Summer of 1941, outside the town of Nevel in western Russia. The wreck of a Soviet T-26 tank stands forlornly by the roadside, while the German signposts signal who the new masters are. Nevel was captured by the Germans on 16 July 1941, and it took almost two years and three months before it was liberated.
The signs show the directions for a medical aid station, a prisoner of war collection point, an ammunition depot, a fuel depot, the headquarters of an antiaircraft regiment, a home leave supervision office, and many more. A collection of signs like this was called a Schilderwald – a forest of signs. It is an indication of the many and varied units and installations behind the front lines, where the system for the units at the front did what it could to support the fighting.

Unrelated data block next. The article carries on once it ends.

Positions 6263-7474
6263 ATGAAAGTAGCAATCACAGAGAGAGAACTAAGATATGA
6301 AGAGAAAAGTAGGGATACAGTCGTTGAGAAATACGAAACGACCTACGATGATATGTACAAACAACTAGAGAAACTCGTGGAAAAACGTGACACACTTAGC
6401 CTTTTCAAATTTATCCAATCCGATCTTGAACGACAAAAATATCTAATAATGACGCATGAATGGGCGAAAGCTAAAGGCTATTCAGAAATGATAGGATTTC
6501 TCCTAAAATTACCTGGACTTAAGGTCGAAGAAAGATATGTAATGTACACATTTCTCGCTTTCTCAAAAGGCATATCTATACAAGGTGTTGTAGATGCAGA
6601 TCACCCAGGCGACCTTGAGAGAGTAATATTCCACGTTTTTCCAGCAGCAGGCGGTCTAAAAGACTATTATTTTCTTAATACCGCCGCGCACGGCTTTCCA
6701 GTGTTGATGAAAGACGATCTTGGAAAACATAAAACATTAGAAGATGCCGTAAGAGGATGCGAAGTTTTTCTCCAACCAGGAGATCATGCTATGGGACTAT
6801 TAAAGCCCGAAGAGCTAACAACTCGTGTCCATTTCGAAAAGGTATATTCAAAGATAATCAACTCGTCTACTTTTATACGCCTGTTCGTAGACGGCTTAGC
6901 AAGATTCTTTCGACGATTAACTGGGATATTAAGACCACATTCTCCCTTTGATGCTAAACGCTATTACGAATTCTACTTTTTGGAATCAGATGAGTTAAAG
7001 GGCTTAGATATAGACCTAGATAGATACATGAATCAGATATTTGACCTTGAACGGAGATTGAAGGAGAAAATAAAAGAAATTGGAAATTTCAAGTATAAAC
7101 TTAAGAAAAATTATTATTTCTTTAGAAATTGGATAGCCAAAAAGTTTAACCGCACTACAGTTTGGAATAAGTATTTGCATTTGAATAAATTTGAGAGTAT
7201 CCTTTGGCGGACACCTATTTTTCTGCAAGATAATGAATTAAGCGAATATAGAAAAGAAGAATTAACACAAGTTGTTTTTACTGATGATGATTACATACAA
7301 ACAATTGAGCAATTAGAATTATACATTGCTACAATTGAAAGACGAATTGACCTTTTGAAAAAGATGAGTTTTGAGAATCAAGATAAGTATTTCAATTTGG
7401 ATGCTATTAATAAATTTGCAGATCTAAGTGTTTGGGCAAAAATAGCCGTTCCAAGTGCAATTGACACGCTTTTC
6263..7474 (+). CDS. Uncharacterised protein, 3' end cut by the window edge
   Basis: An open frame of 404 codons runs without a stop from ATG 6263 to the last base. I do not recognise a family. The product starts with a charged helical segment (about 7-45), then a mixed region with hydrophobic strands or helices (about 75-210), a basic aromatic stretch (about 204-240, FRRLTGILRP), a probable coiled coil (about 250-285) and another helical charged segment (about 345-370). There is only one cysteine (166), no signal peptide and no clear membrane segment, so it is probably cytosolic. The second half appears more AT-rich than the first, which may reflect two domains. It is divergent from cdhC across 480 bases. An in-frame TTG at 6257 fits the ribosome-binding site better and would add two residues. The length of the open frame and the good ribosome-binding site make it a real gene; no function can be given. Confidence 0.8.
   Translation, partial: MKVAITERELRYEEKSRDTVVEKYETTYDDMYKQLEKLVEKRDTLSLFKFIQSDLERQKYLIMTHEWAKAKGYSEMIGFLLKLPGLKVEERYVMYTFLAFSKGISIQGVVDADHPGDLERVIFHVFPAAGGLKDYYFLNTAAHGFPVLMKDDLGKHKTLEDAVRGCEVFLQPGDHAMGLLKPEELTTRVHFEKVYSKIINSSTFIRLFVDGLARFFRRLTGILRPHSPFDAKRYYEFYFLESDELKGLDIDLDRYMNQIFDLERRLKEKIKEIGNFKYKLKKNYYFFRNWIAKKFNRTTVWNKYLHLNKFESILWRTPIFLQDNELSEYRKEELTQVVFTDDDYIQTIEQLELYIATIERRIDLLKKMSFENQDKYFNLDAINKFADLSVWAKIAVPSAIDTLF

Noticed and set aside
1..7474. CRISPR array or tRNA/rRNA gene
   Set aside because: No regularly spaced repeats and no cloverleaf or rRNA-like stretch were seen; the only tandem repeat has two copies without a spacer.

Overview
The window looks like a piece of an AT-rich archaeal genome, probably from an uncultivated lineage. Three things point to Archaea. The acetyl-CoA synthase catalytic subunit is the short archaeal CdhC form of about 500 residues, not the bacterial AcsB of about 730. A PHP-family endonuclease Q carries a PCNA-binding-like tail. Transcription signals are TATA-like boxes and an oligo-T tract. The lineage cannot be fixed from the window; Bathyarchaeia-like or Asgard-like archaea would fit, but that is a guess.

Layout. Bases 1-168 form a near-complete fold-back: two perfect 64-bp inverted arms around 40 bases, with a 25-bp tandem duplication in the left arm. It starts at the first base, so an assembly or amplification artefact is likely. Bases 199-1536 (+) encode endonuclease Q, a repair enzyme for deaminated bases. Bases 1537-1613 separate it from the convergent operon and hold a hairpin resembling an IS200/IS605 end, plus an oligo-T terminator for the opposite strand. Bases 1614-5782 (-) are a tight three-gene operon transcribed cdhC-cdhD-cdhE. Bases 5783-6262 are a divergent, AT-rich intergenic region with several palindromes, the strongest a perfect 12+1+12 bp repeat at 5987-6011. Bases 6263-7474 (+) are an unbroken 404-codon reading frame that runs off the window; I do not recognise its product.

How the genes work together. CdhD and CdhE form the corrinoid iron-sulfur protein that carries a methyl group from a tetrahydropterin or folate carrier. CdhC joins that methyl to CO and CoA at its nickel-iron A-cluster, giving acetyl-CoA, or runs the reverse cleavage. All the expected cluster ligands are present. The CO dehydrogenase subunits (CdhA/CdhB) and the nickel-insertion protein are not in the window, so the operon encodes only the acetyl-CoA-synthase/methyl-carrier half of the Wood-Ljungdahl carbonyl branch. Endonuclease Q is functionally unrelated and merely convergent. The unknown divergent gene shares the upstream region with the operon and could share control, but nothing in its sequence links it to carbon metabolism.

One would think that life behind the front was safe and cushy, and it was most of the time, but with mounting partisan activity, rear area units were prime targets for raids and sabotage. As the fortunes of war turned against the Germans, clerks and support personnel would find themselves sent to reinforce crumbling frontlines, clutching rifles not fired since basic training. In October 1943, the signs were kicked over by advancing Soviet troops, and replaced with similar signs in Russian.